Skip to main content

Effects of airway pressure release ventilation on lung physiology assessed by electrical impedance tomography in patients with early moderate-to-severe ARDS



The aim of this study was to investigate the physiological impact of airway pressure release ventilation (APRV) on patients with early moderate-to-severe acute respiratory distress syndrome (ARDS) by electrical impedance tomography (EIT).


In this single-center prospective physiological study, adult patients with early moderate-to-severe ARDS mechanically ventilated with APRV were assessed by EIT shortly after APRV (T0), and 6 h (T1), 12 h (T2), and 24 h (T3) after APRV initiation. Regional ventilation and perfusion distribution, dead space (%), shunt (%), and ventilation/perfusion matching (%) based on EIT measurement at different time points were compared. Additionally, clinical variables related to respiratory and hemodynamic condition were analyzed.


Twelve patients were included in the study. After APRV, lung ventilation and perfusion were significantly redistributed to dorsal region. One indicator of ventilation distribution heterogeneity is the global inhomogeneity index, which decreased gradually [0.61 (0.55–0.62) to 0.50 (0.42–0.53), p < 0.001]. The other is the center of ventilation, which gradually shifted towards the dorsal region (43.31 ± 5.07 to 46.84 ± 4.96%, p = 0.048). The dorsal ventilation/perfusion matching increased significantly from T0 to T3 (25.72 ± 9.01 to 29.80 ± 7.19%, p = 0.007). Better dorsal ventilation (%) was significantly correlated with higher PaO2/FiO2 (r = 0.624, p = 0.001) and lower PaCO2 (r = -0.408, p = 0.048).


APRV optimizes the distribution of ventilation and perfusion, reducing lung heterogeneity, which potentially reduces the risk of ventilator-induced lung injury.


Airway pressure release ventilation (APRV) is a highly effective strategy improving lung recruitment and oxygenation in clinical studies, but its effects on lung injury and mortality is debatable [1, 2]. Animal studies revealed that APRV could normalize post-injury heterogeneity and reduce the risk of ventilator-induced lung injury (VILI) [3, 4]. However, the physiological effects of APRV on patients with acute respiratory distress syndrome (ARDS) have yet to be thoroughly investigated due to the unavailability of point-of-care evaluation method.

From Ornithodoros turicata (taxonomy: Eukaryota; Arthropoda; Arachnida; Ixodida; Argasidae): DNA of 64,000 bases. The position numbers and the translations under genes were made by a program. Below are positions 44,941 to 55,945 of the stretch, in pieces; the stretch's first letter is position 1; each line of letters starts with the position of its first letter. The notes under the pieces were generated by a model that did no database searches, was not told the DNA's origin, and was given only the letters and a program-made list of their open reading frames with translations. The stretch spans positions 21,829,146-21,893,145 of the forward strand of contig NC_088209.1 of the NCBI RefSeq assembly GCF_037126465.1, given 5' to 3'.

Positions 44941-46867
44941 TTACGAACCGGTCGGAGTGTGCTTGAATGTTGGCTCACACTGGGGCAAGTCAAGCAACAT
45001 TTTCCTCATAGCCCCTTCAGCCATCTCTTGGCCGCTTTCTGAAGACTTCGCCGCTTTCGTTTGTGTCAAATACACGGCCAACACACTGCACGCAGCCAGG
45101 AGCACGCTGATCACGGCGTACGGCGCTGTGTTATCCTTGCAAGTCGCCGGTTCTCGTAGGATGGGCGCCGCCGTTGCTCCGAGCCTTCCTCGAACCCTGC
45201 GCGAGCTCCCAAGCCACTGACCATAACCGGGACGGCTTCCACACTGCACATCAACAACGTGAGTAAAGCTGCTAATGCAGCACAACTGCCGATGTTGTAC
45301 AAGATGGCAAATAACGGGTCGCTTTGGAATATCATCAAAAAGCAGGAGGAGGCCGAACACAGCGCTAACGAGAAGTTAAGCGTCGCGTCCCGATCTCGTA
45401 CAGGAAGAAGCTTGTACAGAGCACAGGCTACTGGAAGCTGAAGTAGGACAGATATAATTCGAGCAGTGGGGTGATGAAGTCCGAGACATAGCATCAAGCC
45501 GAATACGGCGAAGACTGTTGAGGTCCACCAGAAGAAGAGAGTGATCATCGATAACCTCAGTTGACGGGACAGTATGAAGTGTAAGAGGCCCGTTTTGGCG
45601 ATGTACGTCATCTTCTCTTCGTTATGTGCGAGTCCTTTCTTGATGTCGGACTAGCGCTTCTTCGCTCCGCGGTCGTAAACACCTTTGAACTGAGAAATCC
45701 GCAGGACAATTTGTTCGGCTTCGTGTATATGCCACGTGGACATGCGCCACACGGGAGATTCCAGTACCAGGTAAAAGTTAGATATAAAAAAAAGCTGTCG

Electrical impedance tomography (EIT), a noninvasive, bedside, and radiation-free technique, has been proposed as a valid method monitoring lung ventilation and perfusion [5]. To uncover the underlying physiological mechanism, we assessed the impact of APRV on lung ventilation and perfusion in patients with early moderate-to-severe ARDS by EIT.


Study design

We conducted a prospective, observational study in the general ICU of Union Hospital, Tongji Medical College, Huazhong University of Science and Technology, Wuhan, China, from March 2022 to June 2022. The study was approved by the Institutional Research and Ethics Committee of Union Hospital (NO. 2022–0048). Written informed consents were obtained from the patients’ legal representatives. The study was registered before enrollment at (ChiCTR2200057638).


The inclusion criteria were moderate-to-severe ARDS patients (defined as PaO2/ FiO2 ≤ 200 mmHg with positive end-expiratory pressure ≥ 5 cmH2O according to the Berlin definition [6]), endotracheal mechanical ventilation ≤ 48 h before enrollment, and expected to require continuous invasive mechanical ventilation ≥ 72 h. The exclusion criteria are provided in Additional file 1: Table S1.

Study protocol